At one point Paul and Jimmy asked me if I thought the trip was a success. This is hard to qualify. It was a great trip! We had so much fun and it was a fantastic opportunity. We enjoyed every second to the fullest. However, and it's difficult to describe, but Dan, Noah and I were also very disappointed with how everything turned out. We've been working so hard for months to make sure that everything was perfectly ready to go for this trip and then it wasn't. We did the best we could. I wouldn't/couldn't change a thing about anyone's performance. That said, things didn't turn out the way we planned and we weren't able to have the marathon battery of tests we'd hoped for.
Wednesday we came in even earlier and got to work because it was SCIENCE JAMBOREE DAY. Science Jamboree is like when the NASA people have a science fair but instead of lame projects like, "What happens when you grow lima beans in a closet?" they had displays from the James Webb Space Telescope and SMAP, balloon program projects, experiments on the ISS...and you could speak with the actual scientists who were working on the projects! They were so friendly! It was incredible. It was overwhelming. It was amazing. It was exhausting. It was incrawhelmazuasting.
THEY ARE USING REMOTE SENSING WITH VR. I GOT TO GO INTO A LAVA TUBE.
Someone also had the clever idea to throw remotely sensed digital elevation models into the 3D printer. Holy cow.
All too soon we had to leave to go do work on our own and I was so gobsmacked with joy and ideas that I was alternating between grinning with excitement and sobbing from the realization that I'll never sleep again.
Wednesday we had a very, very late night of work.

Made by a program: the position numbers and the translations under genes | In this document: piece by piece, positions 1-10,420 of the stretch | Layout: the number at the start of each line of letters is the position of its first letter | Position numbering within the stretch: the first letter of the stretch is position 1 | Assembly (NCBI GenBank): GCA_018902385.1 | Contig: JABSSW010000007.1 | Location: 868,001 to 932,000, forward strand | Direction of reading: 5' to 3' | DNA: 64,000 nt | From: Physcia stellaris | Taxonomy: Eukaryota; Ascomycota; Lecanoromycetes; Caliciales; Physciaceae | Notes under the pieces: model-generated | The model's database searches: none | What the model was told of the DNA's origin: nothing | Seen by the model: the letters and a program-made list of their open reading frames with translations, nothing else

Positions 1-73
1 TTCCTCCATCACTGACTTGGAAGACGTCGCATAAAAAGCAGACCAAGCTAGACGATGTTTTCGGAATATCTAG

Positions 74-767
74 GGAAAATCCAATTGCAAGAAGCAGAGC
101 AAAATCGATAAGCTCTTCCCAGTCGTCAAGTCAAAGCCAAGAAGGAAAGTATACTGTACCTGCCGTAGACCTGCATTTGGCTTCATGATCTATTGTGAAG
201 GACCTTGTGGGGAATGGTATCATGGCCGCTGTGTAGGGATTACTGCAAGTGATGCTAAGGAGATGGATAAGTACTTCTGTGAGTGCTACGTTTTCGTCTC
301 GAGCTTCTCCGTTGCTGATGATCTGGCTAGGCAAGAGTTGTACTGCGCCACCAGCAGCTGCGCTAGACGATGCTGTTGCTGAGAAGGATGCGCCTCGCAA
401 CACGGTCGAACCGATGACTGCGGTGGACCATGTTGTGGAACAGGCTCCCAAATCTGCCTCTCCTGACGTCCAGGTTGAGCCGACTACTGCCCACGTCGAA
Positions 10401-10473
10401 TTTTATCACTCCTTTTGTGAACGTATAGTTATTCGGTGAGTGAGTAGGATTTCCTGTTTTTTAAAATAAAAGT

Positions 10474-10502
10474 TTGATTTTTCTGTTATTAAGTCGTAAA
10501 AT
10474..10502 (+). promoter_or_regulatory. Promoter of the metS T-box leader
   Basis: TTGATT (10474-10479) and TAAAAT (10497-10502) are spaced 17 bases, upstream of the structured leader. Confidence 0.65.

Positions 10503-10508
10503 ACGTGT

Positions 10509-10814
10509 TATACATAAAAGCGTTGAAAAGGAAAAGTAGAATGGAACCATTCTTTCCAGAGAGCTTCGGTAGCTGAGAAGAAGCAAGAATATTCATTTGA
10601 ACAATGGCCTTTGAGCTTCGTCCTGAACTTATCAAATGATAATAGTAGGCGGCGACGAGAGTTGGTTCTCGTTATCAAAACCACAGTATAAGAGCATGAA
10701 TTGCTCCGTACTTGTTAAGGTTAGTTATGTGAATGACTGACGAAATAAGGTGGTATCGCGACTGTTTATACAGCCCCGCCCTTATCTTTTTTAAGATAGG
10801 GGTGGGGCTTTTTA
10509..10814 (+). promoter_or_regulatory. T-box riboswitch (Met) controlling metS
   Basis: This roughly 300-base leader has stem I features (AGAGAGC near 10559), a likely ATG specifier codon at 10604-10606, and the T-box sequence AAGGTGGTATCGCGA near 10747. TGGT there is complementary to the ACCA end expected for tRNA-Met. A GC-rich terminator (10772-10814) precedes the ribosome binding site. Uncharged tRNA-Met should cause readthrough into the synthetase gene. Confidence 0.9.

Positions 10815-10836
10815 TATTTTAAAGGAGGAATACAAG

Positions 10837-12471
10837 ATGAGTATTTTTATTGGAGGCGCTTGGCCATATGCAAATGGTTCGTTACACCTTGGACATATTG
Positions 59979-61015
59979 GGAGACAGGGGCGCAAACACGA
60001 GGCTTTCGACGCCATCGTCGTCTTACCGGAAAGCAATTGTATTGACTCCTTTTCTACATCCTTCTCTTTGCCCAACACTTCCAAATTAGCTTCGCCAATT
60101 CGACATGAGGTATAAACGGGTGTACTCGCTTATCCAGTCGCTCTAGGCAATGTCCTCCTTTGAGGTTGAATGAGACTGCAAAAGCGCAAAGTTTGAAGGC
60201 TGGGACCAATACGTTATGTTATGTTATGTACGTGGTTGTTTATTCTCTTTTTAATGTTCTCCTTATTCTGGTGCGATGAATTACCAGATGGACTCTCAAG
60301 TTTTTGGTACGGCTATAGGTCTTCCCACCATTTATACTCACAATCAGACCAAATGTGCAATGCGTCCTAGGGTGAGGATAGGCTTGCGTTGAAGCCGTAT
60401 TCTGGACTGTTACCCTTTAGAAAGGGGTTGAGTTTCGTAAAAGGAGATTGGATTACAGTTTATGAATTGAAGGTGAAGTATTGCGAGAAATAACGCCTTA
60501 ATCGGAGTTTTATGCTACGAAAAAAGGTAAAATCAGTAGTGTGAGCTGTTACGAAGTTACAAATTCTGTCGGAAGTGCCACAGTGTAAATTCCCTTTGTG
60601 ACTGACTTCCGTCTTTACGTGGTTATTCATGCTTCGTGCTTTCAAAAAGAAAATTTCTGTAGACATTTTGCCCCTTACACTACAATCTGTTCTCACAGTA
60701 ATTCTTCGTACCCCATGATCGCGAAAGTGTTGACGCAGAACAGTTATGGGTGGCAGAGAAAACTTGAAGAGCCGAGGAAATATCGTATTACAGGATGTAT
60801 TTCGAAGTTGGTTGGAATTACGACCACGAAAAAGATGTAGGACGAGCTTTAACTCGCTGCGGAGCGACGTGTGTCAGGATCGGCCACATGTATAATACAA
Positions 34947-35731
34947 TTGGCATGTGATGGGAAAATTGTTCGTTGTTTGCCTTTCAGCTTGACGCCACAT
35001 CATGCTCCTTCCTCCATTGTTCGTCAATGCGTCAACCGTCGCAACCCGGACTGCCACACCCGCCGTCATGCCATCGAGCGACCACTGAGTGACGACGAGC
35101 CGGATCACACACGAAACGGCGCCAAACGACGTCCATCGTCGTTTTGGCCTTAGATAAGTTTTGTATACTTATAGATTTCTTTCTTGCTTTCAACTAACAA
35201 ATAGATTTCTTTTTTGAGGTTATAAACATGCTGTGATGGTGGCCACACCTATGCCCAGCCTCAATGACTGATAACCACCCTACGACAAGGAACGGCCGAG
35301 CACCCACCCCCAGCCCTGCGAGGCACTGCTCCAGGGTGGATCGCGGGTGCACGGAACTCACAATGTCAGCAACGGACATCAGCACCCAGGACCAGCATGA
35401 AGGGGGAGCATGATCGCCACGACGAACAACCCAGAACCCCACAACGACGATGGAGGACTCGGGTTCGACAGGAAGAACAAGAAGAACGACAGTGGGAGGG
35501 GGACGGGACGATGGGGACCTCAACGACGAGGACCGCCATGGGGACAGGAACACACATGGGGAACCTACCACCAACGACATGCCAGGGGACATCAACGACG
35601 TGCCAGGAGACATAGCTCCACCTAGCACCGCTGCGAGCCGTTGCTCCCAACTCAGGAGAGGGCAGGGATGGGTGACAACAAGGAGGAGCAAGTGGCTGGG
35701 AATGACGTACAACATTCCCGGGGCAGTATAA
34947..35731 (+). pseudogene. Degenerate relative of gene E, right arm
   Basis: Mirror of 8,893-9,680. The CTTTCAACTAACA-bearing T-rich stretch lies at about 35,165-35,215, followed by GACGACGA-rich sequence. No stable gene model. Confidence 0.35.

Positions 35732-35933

We tried to get everything ready to finally be able to do the tests we'd hoped to do on Monday but some Bluetooth errors and button mix-ups derailed that plan.
Finally it was late enough that I kicked everyone out and we agreed to start fresh in the morning...and start even earlier. Every day last week we had an earlier start time and a later night.
This team knows how to work. We all get a little slap-happy at times but everyone manages to keep tempers modulated and support one another. We share snacks. We talk in funny voices. We make up songs and sing them. We make bad jokes. (We laugh indulgently at bad jokes.) It's the best.
Finally, we were ready to do a cryo test in Baby Bear.
Jimmy will post graphs later perhaps...but our cryo/vac test turned out well! Which is to say...everything stayed on and wrote data the entire time. YAY. We had some challenges along the way but overall it was a successful test.
Then we moved it to a bake/vac test and everything worked for that too. So after a week of futzing and soldering and way too much subpar coffee we did a test and we passed.
We were gutted to leave Goddard. It was so much fun to work there every day. One night in the car Noah, Dan and I were tuckered out and the drive was silent and I said, "The weirdest thing about this trip is how natural it all feels." The car erupted with agreement because we had all been having the exact same thought. It would be glorious to be doing this work with each other full time, at NASA, every day. Maybe one day!
When we left town it was the height of rush hour so we went to IKEA to kill time. We liked it so much that we decided to live there. We had a delicious dinner of various meat and non-meat balls.
Then kicked back and watched some TV.
I got caught up on some much needed sleep. (I can't sleep on these trips. Please add any folk wisdom you might have for me in the comments.)
And I finally found a place I could hang my hat.